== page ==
I had lunch yesterday with a colleague who was interested in navigating the alumni page at her university's library. She was new to using a library system and was anxious to learn so she could be self-sufficient in tracking down literature related to her work in patient-centeredness. Upon sitting down together with her computer in a noisy cafe, I began to talk her through all the ins and outs of using the system. As our conversation progressed, each quest for an article had a range of avenues to head down, tools to use, criteria to think about and ... opportunities for failure in getting what she needed. This was over lunch, yet the environment was loud, full of distractions (including a tremendous piece of key lime pie!) and we were pressed for time as she had an appointment. Does any of this ring a bell? As we picked up the crumbs from the gram cracker crust, I posed the question "Now do you see what I mean when I talk about the potential for failure in gathering information and knowledge in the clinical environment?" Needless to say, this example helped her to see what I have been saying all along.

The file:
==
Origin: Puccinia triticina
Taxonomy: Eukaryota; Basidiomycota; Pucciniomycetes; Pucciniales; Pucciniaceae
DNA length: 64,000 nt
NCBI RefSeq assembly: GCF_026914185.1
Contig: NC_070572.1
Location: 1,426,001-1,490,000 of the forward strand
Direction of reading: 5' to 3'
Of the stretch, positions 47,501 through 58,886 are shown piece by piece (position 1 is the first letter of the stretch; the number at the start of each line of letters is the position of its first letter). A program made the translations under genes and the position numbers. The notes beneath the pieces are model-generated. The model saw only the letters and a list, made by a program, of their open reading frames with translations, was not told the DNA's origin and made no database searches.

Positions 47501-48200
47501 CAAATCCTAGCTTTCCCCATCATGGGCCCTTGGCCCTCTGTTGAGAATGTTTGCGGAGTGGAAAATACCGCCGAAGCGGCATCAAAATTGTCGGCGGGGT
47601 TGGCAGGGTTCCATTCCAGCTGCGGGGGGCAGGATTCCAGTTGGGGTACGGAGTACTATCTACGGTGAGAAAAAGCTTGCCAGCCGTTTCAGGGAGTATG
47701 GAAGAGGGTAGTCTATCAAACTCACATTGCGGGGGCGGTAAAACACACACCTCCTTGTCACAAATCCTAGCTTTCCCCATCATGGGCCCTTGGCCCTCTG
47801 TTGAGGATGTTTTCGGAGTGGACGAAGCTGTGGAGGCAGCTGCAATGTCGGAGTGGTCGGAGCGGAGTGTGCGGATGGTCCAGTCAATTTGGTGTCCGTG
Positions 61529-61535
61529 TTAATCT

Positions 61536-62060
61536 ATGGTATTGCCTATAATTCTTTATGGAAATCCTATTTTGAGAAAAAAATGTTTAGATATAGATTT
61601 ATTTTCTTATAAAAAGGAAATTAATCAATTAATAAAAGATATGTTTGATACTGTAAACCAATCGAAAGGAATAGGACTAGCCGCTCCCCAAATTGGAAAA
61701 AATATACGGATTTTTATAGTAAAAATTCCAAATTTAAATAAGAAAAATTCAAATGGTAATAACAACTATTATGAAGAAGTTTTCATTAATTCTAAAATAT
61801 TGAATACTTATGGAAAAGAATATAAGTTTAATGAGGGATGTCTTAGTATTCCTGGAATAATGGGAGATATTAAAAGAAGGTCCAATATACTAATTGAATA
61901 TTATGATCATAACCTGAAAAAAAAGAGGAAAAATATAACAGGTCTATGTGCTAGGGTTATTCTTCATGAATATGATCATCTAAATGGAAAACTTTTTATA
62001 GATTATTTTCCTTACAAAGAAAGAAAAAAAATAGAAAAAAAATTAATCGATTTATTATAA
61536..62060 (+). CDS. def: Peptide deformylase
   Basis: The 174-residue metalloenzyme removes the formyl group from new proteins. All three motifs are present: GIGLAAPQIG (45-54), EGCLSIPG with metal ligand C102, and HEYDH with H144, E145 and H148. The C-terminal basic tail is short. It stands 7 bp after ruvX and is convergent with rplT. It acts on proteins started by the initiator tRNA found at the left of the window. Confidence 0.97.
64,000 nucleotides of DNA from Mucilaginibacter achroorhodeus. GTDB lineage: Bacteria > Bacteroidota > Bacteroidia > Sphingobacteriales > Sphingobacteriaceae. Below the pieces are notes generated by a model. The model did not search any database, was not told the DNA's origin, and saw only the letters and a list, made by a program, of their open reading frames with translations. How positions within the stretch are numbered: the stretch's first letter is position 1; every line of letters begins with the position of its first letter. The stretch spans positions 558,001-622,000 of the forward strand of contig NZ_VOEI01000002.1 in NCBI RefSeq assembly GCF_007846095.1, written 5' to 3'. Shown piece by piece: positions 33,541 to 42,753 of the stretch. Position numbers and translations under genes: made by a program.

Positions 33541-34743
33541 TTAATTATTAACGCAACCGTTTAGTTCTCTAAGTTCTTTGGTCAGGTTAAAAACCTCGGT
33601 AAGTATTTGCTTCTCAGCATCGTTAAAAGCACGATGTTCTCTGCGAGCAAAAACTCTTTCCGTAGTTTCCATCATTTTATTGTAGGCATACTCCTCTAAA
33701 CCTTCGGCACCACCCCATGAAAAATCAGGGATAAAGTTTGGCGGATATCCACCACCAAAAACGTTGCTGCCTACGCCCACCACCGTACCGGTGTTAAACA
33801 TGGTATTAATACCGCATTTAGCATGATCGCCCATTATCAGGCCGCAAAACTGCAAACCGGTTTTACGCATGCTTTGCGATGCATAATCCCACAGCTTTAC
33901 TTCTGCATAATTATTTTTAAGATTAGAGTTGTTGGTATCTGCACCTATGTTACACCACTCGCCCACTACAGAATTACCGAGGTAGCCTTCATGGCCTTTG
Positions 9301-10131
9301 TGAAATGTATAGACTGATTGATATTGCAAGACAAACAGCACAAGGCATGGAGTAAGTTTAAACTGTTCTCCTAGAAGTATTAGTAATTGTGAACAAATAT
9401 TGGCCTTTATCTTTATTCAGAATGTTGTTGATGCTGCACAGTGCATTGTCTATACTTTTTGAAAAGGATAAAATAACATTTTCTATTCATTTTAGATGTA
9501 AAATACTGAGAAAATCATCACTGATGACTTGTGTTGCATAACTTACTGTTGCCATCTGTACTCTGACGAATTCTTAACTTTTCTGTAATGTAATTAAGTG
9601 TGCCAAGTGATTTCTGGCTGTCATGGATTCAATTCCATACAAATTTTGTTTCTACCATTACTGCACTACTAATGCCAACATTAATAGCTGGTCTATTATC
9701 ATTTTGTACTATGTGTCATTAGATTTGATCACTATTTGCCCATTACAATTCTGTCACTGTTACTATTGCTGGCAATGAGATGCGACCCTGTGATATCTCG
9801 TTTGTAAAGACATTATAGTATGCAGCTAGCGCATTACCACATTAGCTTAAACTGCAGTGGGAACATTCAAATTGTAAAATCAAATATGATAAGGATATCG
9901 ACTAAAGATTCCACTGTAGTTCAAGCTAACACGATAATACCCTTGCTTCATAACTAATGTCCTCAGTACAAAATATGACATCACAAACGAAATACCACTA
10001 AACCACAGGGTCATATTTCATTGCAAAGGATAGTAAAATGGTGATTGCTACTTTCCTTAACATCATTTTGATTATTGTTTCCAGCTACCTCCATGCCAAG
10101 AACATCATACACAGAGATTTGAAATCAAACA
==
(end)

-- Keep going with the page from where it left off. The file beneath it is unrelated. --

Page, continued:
We need to use information gathering failure in our training for evidence identification and acquisition -- otherwise the falsity that its easy will remain. this lack of awareness will continue to hamper efforts to understand the impact of these failures to learn about them, research them, mitigate them, fill the holes in the Swiss cheese, and improve the reliability of the process.
Association between physician burnout and patient safety, professionalism, and patient satisfaction: a systematic review and meta-analysis. - Panagioti M, Geraghty K, Johnson J, et al. JAMA Intern Med. 2018 Sep 4; [Epub ahead of print].
4 days ago